Troponin predicts adverse outcome in HF (ADHERE)

Clinical Question

Does elevation in cardiac troponin levels predict the outcome of patients with acute heart failure?

Bottom Line

An elevated cardiac troponin I or T level is associated with longer length of stay and higher in-hospital mortality for patients with acutely decompensated heart failure. (LOE = 2b)


Peacock WF 4th, De Marco T, Fonarow GC, et al, for the ADHERE Investigators. Cardiac troponin and outcome in acute heart failure. N Engl J Med 2008:358:2117-2126.  [PMID:18480204]

Study Design

Cohort (prospective)




Inpatient (any location)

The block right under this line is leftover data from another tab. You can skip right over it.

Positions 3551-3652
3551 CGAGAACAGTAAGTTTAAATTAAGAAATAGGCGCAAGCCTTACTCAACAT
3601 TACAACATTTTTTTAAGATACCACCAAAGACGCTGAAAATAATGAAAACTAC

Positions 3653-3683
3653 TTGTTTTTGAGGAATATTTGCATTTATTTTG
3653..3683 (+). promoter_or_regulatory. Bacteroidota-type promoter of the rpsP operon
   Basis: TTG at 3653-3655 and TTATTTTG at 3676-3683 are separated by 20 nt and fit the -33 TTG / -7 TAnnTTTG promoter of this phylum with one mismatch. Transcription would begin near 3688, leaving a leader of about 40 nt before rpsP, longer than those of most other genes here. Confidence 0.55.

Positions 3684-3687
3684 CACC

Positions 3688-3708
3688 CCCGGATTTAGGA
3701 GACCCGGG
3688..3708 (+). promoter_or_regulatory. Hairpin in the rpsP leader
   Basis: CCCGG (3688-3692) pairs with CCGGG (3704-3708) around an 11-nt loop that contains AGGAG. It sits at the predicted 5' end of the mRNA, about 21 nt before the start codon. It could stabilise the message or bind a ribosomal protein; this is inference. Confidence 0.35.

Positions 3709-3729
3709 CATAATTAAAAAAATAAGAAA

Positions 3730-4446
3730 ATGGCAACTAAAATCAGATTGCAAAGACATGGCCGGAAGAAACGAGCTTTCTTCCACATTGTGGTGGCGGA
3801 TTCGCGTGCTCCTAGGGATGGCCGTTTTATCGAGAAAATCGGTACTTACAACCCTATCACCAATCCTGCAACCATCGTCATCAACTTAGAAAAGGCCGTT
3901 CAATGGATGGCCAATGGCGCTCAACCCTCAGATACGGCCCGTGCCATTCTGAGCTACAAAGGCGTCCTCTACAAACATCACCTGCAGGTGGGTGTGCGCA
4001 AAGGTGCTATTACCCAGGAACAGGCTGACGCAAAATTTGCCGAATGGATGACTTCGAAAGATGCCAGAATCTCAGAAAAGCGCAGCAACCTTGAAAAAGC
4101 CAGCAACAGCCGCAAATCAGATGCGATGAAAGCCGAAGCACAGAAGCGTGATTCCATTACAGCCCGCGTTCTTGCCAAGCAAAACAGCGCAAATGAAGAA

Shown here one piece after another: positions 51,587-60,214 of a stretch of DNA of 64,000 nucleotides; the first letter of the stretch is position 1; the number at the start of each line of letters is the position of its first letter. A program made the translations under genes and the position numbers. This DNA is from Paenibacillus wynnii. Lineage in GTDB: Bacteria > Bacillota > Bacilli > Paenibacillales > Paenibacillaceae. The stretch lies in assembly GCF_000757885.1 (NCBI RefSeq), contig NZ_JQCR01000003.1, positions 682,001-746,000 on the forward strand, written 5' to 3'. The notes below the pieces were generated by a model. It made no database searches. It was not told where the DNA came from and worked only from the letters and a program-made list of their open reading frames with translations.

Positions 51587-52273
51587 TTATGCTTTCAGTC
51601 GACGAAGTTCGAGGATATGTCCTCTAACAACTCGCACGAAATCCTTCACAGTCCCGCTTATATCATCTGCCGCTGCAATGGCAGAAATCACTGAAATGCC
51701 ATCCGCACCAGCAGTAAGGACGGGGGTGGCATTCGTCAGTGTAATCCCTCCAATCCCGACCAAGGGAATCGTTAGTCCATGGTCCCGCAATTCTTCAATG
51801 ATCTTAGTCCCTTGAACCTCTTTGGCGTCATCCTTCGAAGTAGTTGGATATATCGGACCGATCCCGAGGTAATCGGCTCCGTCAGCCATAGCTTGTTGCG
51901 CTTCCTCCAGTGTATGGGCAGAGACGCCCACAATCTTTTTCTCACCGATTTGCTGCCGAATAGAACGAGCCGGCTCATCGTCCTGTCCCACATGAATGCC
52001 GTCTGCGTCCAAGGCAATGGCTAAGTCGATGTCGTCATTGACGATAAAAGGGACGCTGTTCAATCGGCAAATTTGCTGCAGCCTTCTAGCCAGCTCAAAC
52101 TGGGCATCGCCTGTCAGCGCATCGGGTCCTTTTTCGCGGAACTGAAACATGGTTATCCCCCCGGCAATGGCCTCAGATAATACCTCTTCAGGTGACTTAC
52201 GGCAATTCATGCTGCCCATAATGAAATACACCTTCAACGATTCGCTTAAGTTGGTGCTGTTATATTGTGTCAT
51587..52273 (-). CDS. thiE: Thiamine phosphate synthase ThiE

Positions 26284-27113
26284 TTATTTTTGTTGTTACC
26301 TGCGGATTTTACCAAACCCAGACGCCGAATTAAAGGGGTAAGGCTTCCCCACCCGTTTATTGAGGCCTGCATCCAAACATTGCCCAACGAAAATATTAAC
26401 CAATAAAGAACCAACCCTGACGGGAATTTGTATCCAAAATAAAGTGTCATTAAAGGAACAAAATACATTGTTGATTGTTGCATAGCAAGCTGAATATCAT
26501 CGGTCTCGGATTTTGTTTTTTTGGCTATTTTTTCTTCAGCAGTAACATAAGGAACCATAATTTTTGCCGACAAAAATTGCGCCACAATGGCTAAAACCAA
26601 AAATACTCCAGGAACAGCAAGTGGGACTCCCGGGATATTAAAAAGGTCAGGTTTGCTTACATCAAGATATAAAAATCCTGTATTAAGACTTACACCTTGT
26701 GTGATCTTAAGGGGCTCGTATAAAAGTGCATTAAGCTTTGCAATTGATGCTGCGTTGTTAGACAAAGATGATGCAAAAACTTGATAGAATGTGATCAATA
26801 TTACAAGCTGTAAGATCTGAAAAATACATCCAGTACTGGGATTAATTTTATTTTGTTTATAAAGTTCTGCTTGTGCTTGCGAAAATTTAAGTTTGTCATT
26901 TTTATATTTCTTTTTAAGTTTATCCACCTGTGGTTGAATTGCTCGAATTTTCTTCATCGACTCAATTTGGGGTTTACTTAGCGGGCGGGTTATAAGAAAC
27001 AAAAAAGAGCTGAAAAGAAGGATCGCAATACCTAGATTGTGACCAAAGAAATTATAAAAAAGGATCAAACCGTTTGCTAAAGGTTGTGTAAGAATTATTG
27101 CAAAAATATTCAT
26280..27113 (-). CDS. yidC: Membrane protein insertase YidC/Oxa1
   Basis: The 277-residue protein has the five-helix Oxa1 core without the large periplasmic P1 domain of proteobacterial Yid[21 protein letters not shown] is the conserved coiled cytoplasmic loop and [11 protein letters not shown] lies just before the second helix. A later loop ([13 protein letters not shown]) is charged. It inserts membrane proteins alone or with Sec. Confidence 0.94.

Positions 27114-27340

The authors used the Acute Decompensated Heart Failure National Registry (ADHERE) database to explore the ability of cardiac troponin to predict adverse outcomes in patients admitted to the hospital with heart failure. The authors identified 67,924 adults admitted with acute decompensated heart failure who had a cardiac troponin I or T level measured within 24 hours of admission. Patients were followed up prospectively and outcome data were entered in the registry. Patients with serum creatinine levels greater than 2.0 mg/dL were excluded, and results for troponin I and T were pooled. Cutoffs of 0.1 mcg/L for troponin T and 1.0 mcg/L for troponin I were used. The mean age of patients was 73 years, 47% were men, and 20% were black. Overall, 6.2% of patients had a positive initial troponin. The unadjusted in-patient mortality was higher for patients with an abnormal initial troponin (8.0% vs 2.7%; P < .001); the adjusted odds ratio was 2.55 (95% CI, 2.24 - 2.89). The mortality difference increased with an increasing duration of hospitalization and with increasing levels of troponin. For example, in-hospital mortality was 2.0% for troponin I levels less than or equal to 0.04 mcg/L, 2.7% for levels of 0.04 to 0.10 mcg/L, 3.4% for 0.11 to 0.20 mcg/L, and 5.3% for greater than 0.20 mcg/L. A similar trend was seen for troponin T levels. Patients with a positive troponin level had longer stays in the hospital, including longer intensive care unit stays, and were more likely to require invasive procedures.